If an employer acquiesces to an employee's request for flexibility in their working hours either by reduction or by change in start/finish times, are they setting a precedent or can they treat these requests on a case by case basis? We recently did this for an employee and it caused major discussion amongst other employees whose requests had been refused due to the inability of the Company to accommodate them, words like favouritism and preferential treatment were used. Is this something the Company should have a written procedure on? Also where the Company permits this flexibility should they stipulate a review period where they can decide to revert the working hours back to the contractual one?Posted in : First Tuesday Q&A NI on 1 November 2011
Firstly, I would advise implementing a written flexible working policy to set out a formal procedure to give effect to the statutory flexible working scheme and an informal procedure to cover those who either do not fit, or who do not wish to follow, the statutory scheme. Such a policy will also help manage employees’ expectations upon submitting a request and ensure consistency of approach to all requests received.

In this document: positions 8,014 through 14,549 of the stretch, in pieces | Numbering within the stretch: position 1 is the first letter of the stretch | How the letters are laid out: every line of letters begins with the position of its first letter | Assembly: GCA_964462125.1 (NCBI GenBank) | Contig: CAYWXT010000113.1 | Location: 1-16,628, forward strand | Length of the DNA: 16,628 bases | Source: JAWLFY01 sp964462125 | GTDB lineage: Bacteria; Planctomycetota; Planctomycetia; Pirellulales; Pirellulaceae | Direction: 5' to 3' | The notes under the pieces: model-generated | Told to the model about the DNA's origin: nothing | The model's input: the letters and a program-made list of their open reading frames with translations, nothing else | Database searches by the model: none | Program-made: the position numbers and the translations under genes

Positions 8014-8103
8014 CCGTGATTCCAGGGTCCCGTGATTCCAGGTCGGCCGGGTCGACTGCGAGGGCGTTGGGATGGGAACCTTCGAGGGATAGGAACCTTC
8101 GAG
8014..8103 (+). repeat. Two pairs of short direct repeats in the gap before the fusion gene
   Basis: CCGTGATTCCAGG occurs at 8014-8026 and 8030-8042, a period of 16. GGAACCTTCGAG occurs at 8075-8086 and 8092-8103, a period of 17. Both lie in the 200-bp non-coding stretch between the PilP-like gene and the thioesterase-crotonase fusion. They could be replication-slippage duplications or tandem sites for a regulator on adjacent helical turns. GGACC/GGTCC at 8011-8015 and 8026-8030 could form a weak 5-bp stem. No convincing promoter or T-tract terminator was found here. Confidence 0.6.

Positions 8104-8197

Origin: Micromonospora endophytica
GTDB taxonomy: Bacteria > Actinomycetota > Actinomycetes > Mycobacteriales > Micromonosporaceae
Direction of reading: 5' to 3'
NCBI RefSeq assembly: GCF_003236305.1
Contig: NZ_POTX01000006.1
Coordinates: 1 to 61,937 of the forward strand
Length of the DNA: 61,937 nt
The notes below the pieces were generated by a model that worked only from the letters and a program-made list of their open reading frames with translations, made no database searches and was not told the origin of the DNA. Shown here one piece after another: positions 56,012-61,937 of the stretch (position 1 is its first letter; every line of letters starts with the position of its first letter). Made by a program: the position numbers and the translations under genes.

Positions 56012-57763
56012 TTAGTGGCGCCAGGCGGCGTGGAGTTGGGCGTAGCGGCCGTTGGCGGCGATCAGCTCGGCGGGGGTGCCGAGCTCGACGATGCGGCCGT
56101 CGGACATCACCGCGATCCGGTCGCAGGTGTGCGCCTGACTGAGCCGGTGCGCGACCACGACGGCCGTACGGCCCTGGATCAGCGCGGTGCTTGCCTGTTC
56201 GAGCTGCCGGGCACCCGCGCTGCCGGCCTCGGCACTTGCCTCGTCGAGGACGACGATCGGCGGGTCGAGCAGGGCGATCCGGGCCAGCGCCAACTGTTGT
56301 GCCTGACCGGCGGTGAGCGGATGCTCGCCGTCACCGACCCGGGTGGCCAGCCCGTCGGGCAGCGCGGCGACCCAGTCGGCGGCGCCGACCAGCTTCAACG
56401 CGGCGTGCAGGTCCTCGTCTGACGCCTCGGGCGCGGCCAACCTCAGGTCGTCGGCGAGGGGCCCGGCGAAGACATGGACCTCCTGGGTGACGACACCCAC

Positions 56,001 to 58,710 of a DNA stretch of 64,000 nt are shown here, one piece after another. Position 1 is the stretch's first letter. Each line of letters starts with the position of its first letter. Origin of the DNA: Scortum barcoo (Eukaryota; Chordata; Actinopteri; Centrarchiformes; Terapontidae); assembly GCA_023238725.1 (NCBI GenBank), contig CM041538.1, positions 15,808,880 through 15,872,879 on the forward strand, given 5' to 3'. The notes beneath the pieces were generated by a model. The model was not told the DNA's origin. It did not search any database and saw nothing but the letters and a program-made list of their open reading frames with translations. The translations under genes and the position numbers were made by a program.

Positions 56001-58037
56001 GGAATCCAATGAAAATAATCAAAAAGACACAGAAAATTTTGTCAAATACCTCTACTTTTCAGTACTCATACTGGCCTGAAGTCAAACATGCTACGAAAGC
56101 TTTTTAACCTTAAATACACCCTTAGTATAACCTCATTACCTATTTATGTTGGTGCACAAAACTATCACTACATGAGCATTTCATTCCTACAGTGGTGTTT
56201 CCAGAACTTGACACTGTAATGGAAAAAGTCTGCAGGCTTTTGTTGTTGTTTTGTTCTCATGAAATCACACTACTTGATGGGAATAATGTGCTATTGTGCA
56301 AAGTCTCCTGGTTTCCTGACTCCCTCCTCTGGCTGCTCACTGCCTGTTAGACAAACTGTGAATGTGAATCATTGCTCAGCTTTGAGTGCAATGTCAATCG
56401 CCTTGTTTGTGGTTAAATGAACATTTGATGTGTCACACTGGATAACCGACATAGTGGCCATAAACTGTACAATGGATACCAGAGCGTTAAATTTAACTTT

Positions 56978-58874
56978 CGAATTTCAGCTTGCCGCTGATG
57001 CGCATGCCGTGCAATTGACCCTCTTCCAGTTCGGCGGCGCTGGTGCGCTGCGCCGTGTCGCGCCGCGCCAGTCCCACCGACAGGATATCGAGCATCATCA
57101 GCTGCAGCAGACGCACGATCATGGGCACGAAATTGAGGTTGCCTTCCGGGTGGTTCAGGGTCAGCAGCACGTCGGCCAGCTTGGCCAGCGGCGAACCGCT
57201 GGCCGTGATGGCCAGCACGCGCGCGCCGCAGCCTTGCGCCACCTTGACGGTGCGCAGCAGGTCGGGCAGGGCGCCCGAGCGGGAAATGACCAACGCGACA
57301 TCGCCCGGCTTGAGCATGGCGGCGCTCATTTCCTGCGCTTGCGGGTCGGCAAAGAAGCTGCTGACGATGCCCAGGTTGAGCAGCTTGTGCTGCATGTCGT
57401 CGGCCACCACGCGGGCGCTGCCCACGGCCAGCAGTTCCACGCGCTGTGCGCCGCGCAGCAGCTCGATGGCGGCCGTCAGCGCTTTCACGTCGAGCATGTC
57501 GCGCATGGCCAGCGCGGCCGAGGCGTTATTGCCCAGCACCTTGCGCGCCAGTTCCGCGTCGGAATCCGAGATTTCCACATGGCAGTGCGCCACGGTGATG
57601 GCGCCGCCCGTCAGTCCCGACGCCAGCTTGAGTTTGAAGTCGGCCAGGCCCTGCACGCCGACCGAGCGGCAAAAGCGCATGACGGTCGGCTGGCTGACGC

As long as you follow the correct procedures when considering requests and link any outcomes to business requirements, you should not fall foul of the flexible working regime. Accepting one request does not necessarily set a precedent that all requests will be accepted as
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Back to Q&A's This article is correct at 02/09/2015
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